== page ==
Pittsburgh’s UPMC hospital workers demand right to form a union
Nila Payton began working in the pathology department of UPMC Presbyterian at a starting wage of $10.06 per hour.
More than 12 years later, Payton, 38, of Pittsburgh’s East Liberty neighborhood is a mother of three making about $16 an hour -- thanks to a one-time merit raise when her title changed from administrative assistant associate to administrative assistant intermediate.
Payton says she loves her job and believes she’s good at it. She doesn’t want to leave, but she wants employees like her to have a stronger say in negotiating wages and benefits and weighing in on changes that impact her daily duties.
She wants to be part of a union.
“A union, to me, equals a voice,” said Payton, whose husband helps provide child care for their youngest kids, a 5-year-old and a 4-month-old. “We’re focused on our goal to actually have a union within UPMC, and it seems like they’re fighting tooth and nail to keep that from happening. But it would work out for all of us if we had a union, I feel.”
Payton joined dozens of fellow UPMC hospital workers and union advocates from across greater Pittsburgh in a one-day, pre-planned strike Thursday in the name of workers’ rights to unionize -- and not be retaliated against or lose their jobs because of it.
They aimed to focus attention on what they say is the nonprofit health care giant’s violation of workers’ rights to join collective bargaining. They called on UPMC to implement changes recommended by the National Labor Relations Board to prevent unlawful harassment, intimidation and retaliation against employees exercising their rights to do so.
UPMC officials declined to comment late Thursday on the strike, but said that “only 44 of our 40,250 Pittsburgh-based employees participated in this staged protest.”
Instead of reporting to work, the Pittsburgh-based hospital employees -- including cafeteria workers, nurses’ aides, housekeepers, research assistants, medical assistants and administrative assistants -- took to the streets to protest UPMC’s alleged mistreatment of its workers.
“We saw a surprising degree of support from people who were not marching with us in addition to the people that were. Lots of honks from horns as cars were driving past and fists raised in solidarity and thumbs up,” said Ellie Lalonde of Allegheny County’s North Hills, a research specialist at UPMC Western Psychiatric Hospital.
Huddled close enough to share umbrellas, rain-soaked workers on strike and their supporters capped off a day of marching across Downtown Pittsburgh and outside UPMC hospitals in the city’s Oakland neighborhood with a rally at the base of UPMC’s headquarters, the U.S. Steel Tower. Attendees included Pittsburgh Councilwoman Deb Gross, Allegheny County Controller Chelsa Wagner, Democratic state Rep. Ed Gainey and Pennsylvania Auditor General Eugene DePasquale.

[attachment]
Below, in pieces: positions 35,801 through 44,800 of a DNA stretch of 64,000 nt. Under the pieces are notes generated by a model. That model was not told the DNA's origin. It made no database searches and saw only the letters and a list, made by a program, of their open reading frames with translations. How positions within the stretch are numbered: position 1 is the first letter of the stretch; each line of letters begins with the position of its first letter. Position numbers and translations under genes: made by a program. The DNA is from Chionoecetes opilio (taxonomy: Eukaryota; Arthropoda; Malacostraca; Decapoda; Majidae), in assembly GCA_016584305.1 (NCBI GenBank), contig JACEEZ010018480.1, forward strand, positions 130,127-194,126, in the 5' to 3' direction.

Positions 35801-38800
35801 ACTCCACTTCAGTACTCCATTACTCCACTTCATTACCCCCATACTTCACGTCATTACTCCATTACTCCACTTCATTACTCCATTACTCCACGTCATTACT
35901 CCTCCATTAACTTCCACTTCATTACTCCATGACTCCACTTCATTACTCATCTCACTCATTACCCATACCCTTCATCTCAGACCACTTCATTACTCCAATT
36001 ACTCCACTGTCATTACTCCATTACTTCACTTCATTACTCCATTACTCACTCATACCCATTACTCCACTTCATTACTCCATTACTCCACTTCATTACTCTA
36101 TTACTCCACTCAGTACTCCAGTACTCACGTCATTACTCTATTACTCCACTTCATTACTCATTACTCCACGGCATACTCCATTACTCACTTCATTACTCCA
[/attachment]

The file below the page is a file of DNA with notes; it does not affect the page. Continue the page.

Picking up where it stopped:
“The least they could do with their billions is make sure you get a fair wage, and that Pennsylvanians get better health care,” DePasquale told the crowd of protesters to loud cheers. “Your fight is our fight until the bitter end.”
While it is unusual for non-union workers to go on strike, labor stoppages over unfair labor practices are a protected activity under the National Labor Relations Act.
The Service Employees International Union notified UPMC on Sept. 20 of the workers’ intention to strike, and employees made sure their managers knew of their plans to miss their shifts.
UPMC spokeswoman Gloria Kreps said there was no impact on patient care.
Protesters held up signs with sayings such as, “Hospital Workers Rising,” “UPMC: Respect Our Rights” and “We’re Worth More!”
“Many of us are living at poverty level,” Lalonde said. “We work in this system and provide health care, and yet we can’t afford to access it for ourselves -- not without bills that are so outrageous that we avoid seeking out health care.”
In 2016, UPMC pledged to increase pay for entry-level positions to a minimum of $15 per hour by 2021.
It says that more than 25,000 employees make more than $50,000 annually, with an annual average salary of about $64,000.
About 10 people paid by UPMC made more than $2 million in 2016, up from seven who did so the previous year, the latest IRS filings show. UPMC CEO Jeffrey Romoff made $6.12 million in 2016, about $900,000 less than the previous year.
At the nation’s largest for-profit health care companies, CEOs make an average of more than $25 million, federal data show.
After an afternoon news conference, protesters headed a few blocks away Thursday night to Smithfield United Church of Christ for what organizers described as “frank and practical conversations about building an inclusive Pittsburgh and the new generation of leadership ready to confront entrenched patterns of inequality in the city.”
UPMC, which ended its 2016-17 fiscal year with $5.6 billion in net assets, is Pennsylvania’s largest employer outside of the government. The nonprofit health care system employs more than 80,000 people, including more than 4,600 physicians across 30 hospitals and more than 600 doctor’s offices.
An Aug. 6 decision by the National Labor Relations Board in Pittsburgh ordered UPMC to stop unlawful intimidation, threats and surveillance of workers and the removal of union literature from a break room. That order was issued against UPMC Presbyterian, Shadyside, Children’s and Mercy.
The NLRB also in August ordered UPMC to rehire illegally fired workers at UPMC Presbyterian and Shadyside, pay them for lost time, stop anti-union practices and inform employees of their rights to form a union. Three workers were fired.
The SEIU said in the statement that the hospital system “has yet to implement any remedies.”